My wife asked me over Whatsapp “Is Donkey Kong good or bad?” which is a perfectly expected question and entirely consistent with the sorts of questions I find myself fielding from friends and family all the time. I’m lucky I have spent so long playing games, reading about games and listening to podcasts about games for otherwise I would be ill equipped for life, which apparently requires the successful answering of these sorts of questions.
If this question is actually “Is Donkey Kong, the arcade game from 1981, good or bad?” then the answer is very simple. Yes. It’s very good. It’s the first game I ever played and it’s great.
An explanation in which I use the words “Donkey Kong” 27 times
In the Donkey Kong arcade game, ostensibly, Donkey Kong is the villain. He has captured Mario’s girlfriend, Pauline, and Mario is trying to rescue her with the irate gorilla perpetually carrying her further away whenever Mario gets close.
In the sequel to Donkey Kong, Donkey Kong Junior, you play as Donkey Kong’s son and you are trying to rescue the original Donkey Kong from Mario, who has him locked up.
It turns out that Donkey Kong is actually Mario’s captive and in the first game has escaped and is trying to run away. Mario is therefore trying to recapture him and the second game sees him recaptured with his son trying to free him once more. There was even a short lived cartoon series where Mario was trying to capture and return Donkey Kong to the circus.
This makes Donkey Kong much more like a good guy, or at least an innocent, with Mario probably being the bad guy at this point. Keeping gorillas in a small cage is probably not a great look these days anyway.
Donkey Kong saw a return to the video game world with Rare’s Donkey Kong Country in 1994 on the SNES, which had you playing as Donkey Kong and Diddy Kong, but this is unlikely to be the gorilla from the arcade. Unofficially, the elderly Cranky Kong at the beginning of the game is more likely the Donkey Kong from the original arcade game and the Donkey Kong of Donkey Kong Country is the son of Donkey Kong Jr. The whereabouts of Donkey Kong Jr. is unknown, but there is speculation that in the new Mario game that is coming out for the Nintendo Switch later this year that Donkey Kong Jr. will be featured in that in charge of “New Donk City” which is possibly the setting from the original arcade game.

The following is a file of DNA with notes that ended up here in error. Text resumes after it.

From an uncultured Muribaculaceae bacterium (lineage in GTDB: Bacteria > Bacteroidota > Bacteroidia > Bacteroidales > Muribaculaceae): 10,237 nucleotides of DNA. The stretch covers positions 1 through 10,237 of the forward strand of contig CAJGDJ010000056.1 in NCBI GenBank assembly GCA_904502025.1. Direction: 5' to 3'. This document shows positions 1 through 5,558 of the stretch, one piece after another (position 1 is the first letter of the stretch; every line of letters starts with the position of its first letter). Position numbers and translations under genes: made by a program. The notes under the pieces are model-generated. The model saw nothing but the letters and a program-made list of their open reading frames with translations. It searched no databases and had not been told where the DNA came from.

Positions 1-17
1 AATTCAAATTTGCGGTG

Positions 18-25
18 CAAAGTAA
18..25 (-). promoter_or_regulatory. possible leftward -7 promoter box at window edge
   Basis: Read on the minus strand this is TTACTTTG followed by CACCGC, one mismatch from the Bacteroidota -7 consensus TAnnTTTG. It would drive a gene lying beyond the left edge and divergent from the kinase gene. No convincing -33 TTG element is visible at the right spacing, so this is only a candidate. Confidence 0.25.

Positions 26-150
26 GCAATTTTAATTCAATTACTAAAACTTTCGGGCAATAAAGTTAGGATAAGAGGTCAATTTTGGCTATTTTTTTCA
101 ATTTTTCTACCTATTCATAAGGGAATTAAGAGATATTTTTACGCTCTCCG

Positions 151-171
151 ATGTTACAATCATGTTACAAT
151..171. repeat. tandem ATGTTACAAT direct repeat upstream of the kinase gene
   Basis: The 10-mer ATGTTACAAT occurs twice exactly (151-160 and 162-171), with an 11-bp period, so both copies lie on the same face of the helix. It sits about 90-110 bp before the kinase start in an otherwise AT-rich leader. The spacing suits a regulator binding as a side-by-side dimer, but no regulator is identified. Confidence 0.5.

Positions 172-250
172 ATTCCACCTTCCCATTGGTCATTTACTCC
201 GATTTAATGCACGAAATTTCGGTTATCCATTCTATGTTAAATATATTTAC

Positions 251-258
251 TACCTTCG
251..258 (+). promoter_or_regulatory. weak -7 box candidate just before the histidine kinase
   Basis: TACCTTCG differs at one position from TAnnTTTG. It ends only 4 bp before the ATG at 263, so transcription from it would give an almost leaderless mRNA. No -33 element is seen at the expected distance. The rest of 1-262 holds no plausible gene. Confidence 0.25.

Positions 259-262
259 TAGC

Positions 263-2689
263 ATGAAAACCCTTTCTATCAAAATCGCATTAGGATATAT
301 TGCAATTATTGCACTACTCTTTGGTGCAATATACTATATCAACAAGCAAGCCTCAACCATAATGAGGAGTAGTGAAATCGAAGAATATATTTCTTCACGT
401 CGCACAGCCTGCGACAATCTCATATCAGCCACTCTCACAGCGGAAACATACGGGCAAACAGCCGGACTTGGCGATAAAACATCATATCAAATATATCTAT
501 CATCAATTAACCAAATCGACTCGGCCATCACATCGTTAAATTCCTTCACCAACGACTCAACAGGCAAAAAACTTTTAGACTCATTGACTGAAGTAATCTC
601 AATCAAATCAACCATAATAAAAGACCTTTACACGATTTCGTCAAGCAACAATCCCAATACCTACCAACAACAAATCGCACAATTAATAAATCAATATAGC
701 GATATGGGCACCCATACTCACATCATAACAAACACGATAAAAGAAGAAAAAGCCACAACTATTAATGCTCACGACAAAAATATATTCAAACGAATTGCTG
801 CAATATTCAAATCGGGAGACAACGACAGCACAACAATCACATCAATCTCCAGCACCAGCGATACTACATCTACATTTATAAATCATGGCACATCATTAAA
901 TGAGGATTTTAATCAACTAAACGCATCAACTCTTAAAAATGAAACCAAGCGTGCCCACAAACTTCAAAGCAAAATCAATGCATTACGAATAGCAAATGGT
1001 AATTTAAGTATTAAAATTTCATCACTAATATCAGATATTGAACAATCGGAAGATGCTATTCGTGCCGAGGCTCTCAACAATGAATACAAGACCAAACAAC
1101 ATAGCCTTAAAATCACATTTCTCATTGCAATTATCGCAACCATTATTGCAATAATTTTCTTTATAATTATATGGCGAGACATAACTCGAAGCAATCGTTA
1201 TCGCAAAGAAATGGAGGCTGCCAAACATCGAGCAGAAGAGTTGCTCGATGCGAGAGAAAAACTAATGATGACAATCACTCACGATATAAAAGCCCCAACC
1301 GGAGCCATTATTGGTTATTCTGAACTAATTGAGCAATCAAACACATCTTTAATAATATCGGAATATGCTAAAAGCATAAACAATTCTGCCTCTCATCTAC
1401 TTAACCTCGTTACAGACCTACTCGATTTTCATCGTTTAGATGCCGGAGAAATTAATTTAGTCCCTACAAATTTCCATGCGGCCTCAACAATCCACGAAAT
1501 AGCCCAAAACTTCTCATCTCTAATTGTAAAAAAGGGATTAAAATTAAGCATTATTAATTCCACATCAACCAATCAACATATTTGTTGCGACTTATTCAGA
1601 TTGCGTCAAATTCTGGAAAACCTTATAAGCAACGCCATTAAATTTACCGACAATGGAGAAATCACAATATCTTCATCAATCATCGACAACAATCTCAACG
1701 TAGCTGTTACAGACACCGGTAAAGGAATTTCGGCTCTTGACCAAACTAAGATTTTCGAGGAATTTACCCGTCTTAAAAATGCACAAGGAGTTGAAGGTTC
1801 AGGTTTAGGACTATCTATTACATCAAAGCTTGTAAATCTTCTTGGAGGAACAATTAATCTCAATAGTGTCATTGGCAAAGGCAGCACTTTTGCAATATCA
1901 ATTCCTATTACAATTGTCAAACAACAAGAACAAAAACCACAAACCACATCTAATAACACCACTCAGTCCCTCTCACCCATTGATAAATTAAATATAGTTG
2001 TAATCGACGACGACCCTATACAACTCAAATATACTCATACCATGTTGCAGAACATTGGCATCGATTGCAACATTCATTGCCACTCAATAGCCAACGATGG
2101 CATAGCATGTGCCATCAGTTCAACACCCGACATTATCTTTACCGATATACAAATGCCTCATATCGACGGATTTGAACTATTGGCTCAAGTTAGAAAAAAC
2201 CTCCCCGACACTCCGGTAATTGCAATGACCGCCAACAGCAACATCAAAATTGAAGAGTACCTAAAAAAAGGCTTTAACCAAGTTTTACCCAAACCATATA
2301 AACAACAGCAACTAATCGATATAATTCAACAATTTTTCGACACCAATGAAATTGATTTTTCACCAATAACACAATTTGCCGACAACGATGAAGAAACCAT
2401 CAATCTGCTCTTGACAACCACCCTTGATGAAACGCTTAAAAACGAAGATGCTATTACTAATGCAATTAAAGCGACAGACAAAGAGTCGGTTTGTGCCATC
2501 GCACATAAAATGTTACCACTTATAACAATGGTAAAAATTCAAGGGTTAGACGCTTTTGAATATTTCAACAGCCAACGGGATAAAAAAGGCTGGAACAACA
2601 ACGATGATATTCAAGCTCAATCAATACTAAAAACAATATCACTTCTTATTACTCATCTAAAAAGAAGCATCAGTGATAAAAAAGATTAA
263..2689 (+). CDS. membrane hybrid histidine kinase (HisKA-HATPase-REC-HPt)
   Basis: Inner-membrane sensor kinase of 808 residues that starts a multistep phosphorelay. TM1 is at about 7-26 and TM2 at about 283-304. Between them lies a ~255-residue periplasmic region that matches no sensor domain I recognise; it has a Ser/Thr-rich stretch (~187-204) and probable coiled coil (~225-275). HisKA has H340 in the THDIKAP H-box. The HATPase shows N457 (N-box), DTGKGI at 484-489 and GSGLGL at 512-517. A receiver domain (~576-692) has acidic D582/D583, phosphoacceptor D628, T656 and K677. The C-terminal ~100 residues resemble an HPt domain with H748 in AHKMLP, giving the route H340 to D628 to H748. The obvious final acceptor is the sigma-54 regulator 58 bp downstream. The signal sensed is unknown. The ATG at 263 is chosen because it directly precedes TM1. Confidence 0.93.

I find it a little distressing that Mario and Donkey Kong are pretty much the vanilla of video games in my mind. A diminutive Italian plumber who fought a gorilla and now crusades against giant lizards and turtles in the mushroom kingdom upon the back of a friendly dinosaur is just a normal every day thing to me. It’s like phrase “standard fantasy setting” – we have taken outlandish fantasy and made it commonplace, even boring in some cases.
More Mario as villain nonsense
The Mario hero/villain thing gets a bit weirder actually. A recent fan theory is that Mario becomes corrupted and turns into Wario, the evil counterpart to Mario. The short version is that whilst he starts out as liberating the Mushroom Kingdom from Bowser, by the time you get through to the mobile game Super Mario Run, he’s not just liberating a kingdom but building his own, bringing large numbers of Toads to the kingdom to serve as vassals.
Ultimately he becomes corrupted by his constant collection of coins, becomes distant from his brother Luigi, and ultimately becomes the bloated yellow-dungareed imperialistic Wario. The newer Mario games are therefore Mario’s son, also named Mario, and now estranged brother Luigi fighting to liberate the Wario kingdom – which might even be what the “New” in New Super Mario Bros. refers to.
The longer and thoroughly entertaining version of that theory is from Idle Thumbs – an excellent video games podcast that keeps me company on my morning commute. (Some light swearing in case that’s not your thing.)
And now I’m going to look up how much buying a Donkey Kong arcade cabinet would cost again and imagine having that much spare money and space.